May and Milton in May in Review + Challenges Update and Reading Journal

It’s well into June and I haven’t done a “last month in review” post. Since I’m trying to simplify blogging, I’m going to do things a little differently from now on, I think. This is a review of my Milton in May project (which I finished last week). My next “project in review” post will be after my Victorian summer has ended.

I’ve finished my Milton project, although I’ll have to say I really started losing interest by the end. One month would have been plenty (I spent six weeks). There were even more Milton writings I wanted to read, like Samson Agonistes and Milton’s non-epic poetry.

My next project, my Victorian Summer, is well under way. Because I’m reading very long books (such as Armadale and Wives and Daughters) it may still be two weeks before I have a post for that. I’m also really enjoying the biography of Victoria and Albert. I think it was a great way to start the project.

Challenges

I’m rethinking the purpose of “challenges” for me. When I began blogging, it was a great way to organize my reading. Now that I have less time for blogging and reading, I have found that my reading is far too organized. I just need to read what I want to read when I want to read it.

Challenges should, therefore, be a challenge to me. I should join these public challenges to read things I don’t normally read. My goal in joining challenges is to then get in a habit of adding such books to my regular reading. For example, I joined the Japanese Literature Challenge last winter; I read The Pillow Book and then The Housekeeper and the Professor. I liked them so much, I gave myself a personal challenge to read more Japanese Literature in 2010. Now it’s a habit and I have a long list of books I want to read. The same thing is happening with the Orbis Terrarum Challenge, which is to read world literature. Now that I have lists of various books from the different continents, I have a huge desire to keep reading world literature. The challenge helped me develop a habit.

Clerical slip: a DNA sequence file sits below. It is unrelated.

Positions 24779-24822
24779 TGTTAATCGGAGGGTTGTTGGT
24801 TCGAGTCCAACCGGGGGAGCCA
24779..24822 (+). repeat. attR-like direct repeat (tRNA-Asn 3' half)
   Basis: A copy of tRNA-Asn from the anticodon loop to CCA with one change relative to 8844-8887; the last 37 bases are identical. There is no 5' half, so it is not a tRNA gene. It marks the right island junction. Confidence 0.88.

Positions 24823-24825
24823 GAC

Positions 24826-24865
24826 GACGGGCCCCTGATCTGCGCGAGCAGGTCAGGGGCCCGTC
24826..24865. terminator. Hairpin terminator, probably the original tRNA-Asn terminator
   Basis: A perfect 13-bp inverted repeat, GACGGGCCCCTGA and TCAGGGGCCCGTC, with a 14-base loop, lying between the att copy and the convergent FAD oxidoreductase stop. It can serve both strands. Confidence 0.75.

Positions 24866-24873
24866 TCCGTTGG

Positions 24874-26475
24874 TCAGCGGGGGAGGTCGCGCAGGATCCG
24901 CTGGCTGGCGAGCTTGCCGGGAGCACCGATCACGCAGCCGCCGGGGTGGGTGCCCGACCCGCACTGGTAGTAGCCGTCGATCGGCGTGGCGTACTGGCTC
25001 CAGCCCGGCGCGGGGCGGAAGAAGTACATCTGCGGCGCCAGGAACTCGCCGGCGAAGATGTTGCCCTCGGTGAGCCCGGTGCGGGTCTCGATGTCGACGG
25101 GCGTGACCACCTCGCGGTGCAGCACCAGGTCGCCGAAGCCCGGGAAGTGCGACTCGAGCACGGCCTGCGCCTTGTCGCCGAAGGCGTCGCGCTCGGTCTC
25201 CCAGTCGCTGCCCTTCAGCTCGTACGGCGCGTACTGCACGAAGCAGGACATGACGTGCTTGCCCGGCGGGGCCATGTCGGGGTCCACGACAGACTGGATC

So from now on, I’ll be joining challenges that help me develop reading habits that I want to develop. But I’m going to try to resist challenges just for the sake of a challenge. I need less structure in my reading. I’m not joining any new challenges right now, not even the fourth annual Japanese Literature Challenge. Since I’m already in the middle of a Japanese literature book and I know which one I’ll read when I finish that, joining the challenge wouldn’t be a “challenge.”